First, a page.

Gao (Mali) (AFP) - The unit commander's order crackles over the radio and the column of French armoured vehicles en route between Burkina Faso and Mali comes to a sudden halt.
In the Sahel scrub some 50 kilometres (31 miles) from Deou, in northern Burkina Faso, the vehicles fall into a semi-circle.
Eight military engineers step out and walk in an inverted-V formation, metal detectors in hand, in a routine performed so often that its life-or-death importance is easily forgotten.
They are searching for IEDs, or Improvised Explosive Devices - a major threat to civilians and soldiers in a region struggling with a growing jihadist insurgency.
"We look for possible traces," says Tanguy, an officer and section leader who only gives his first name.
The hidden homemade bombs -- simple to make, and highly effective -- kill and maim scores of victims every year.
Thousands of civilians and soldiers have died in violence across the Sahel which began when armed Islamists revolted in northern Mali in 2012.
The conflict has since spread to the centre of Mali and to neighbouring Burkina Faso and Niger. Attacks abound, despite the 4,500 French troops deployed in the region as part of Operation Barkhane to help local forces.
Numbering in the low thousands, according to some estimates, the jidahists are linked to a mosaic of different groups, such as al-Qaeda, the Islamic State and Ansarul Islam.
Laying roadside bombs has become one of the militants' favoured means of attack against the tens of thousands of local and foreign troops operating in the region.
It's an effective tactic.
The bombs have killed 13 out of the 41 French soldiers who have died in Mali since 2013. Only on Monday, an IED killed two Malian soldiers.
Four Malian soldiers in total have died in roadside bombings since last month, as well as two soldiers from Burkina Faso and one French soldier.
Civilians are not spared the carnage. According to a United Nations report from October, IEDs caused some 110 civilian casualties in Mali in the first half of 2019.
"They don't dare attack us head on, they're too poorly equipped," says Thierry, a French officer and demolition-control expert.
A Burkina Faso officer named Etienne said the IEDs "drive us crazy from not being able to do anything (in response)".
Barkhane runs a special laboratory to analyse the bombs, in Gao, a town in northeastern Mali which is the French army's main operational base in the Sahel.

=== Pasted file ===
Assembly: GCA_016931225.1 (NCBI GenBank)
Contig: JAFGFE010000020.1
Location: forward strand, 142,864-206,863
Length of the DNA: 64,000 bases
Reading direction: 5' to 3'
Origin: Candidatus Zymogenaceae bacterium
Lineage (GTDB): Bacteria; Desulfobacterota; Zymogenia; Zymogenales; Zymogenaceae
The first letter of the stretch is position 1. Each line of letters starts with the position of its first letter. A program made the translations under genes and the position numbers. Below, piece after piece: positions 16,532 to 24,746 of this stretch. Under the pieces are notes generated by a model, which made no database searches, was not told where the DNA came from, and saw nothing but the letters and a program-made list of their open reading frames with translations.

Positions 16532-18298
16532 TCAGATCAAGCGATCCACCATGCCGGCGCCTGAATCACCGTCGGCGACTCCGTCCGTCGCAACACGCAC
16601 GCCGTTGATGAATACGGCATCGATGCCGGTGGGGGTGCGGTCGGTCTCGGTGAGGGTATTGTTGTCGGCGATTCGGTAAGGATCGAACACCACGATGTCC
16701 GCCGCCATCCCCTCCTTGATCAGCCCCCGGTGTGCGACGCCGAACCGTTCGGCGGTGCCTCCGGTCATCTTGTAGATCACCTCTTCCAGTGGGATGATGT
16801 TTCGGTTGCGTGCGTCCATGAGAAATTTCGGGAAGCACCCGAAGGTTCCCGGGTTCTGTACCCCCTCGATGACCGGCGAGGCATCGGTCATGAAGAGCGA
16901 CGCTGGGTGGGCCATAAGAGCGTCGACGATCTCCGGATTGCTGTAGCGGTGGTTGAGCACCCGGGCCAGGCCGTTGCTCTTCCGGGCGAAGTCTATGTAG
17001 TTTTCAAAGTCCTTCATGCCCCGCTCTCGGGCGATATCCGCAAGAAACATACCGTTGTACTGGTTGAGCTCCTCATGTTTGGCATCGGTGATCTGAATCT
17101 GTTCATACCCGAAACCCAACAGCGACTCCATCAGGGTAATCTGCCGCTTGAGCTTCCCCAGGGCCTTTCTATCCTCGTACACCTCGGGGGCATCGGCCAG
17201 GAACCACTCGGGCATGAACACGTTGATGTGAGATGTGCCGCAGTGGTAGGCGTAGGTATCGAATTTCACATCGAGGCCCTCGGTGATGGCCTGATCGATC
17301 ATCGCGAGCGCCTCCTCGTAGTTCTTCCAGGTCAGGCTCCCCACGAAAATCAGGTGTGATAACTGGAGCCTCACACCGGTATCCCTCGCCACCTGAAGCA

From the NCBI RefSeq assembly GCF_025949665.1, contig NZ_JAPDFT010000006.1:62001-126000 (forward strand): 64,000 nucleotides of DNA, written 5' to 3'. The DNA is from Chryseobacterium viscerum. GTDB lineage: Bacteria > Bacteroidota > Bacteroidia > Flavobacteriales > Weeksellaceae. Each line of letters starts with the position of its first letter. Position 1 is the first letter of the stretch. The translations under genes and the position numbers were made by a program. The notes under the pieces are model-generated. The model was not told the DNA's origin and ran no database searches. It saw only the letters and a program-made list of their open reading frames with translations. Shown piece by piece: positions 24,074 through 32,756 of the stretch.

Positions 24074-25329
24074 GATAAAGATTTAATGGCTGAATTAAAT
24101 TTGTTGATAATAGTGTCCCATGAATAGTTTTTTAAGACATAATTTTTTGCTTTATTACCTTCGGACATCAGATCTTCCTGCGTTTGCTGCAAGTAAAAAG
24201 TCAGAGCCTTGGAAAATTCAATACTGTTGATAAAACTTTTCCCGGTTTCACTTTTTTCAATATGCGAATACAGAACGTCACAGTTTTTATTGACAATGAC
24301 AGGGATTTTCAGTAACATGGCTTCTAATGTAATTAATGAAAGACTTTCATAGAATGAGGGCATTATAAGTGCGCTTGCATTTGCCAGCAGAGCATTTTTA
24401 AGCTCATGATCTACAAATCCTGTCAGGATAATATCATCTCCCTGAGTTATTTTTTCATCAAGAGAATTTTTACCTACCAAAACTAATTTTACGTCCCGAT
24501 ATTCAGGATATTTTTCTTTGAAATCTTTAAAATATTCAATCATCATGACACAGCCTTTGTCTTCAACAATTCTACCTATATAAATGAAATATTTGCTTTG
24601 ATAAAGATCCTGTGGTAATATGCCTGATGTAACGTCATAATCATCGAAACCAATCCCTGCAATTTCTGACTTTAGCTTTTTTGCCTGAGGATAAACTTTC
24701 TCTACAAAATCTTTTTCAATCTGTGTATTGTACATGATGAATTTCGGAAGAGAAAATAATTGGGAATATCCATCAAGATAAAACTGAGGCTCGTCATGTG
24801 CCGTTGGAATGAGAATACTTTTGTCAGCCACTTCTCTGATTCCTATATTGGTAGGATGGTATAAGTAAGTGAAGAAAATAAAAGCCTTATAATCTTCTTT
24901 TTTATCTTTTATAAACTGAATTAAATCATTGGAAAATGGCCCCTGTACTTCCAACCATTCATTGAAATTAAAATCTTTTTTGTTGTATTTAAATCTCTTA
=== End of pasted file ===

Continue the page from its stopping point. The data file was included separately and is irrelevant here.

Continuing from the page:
Called the Counter-IED Exploitation Laboratory (CIEL), it is one of only two such facilities in the Sahel. There is a similar American lab in Burkina Faso's capital Ouagadougou.
In Gao, four soldiers sift through dozens of objects every week, gathered during ground operations. From motorbike parts to bullet casings and the remains of IEDs, everything is deconstructed, analysed and studied.
The objects are first x-rayed to see how dangerous they are. Then, fingerprints are taken and the components undergo chemical analysis before, finally, the soldiers investigate the detonator mechanism.
"We can get DNA samples from the bombers which will then be forwarded to other services," says Lionel, an officer, ultraviolet lamp in hand, referring to military intelligence.
A cartridge is placed before him inside his cramped office.
He switches off the light and turns on the ultraviolet lamp. Fingerprints appear on the cartridge in fluorescent green. "It's like at a discotheque," he says, smiling.
Pascal, a captain in charge of the lab, says that the aim of the facility is to get "quick results to report to the hierarchy, and to adapt to attacks".
Militants tended to use remote detonators between 2017 and 2018, he said, until the French began installing signal scramblers on their vehicles.
Now they tend to use pressure plates, which detonate a charge when pressure -- such as the weight of a vehicle -- is applied to them.
"Telephones are used less and less, often because phone networks send out spam SMS messages that can trigger the (detonation) mechanism," says David, an officer and lab electrician.
Demining alone is not a longterm solution, however. "Today, we fight the IEDs to avoid becoming targets," says Thierry, the officer.
"But tomorrow, we will have to attack the network, the bombers, the traffickers".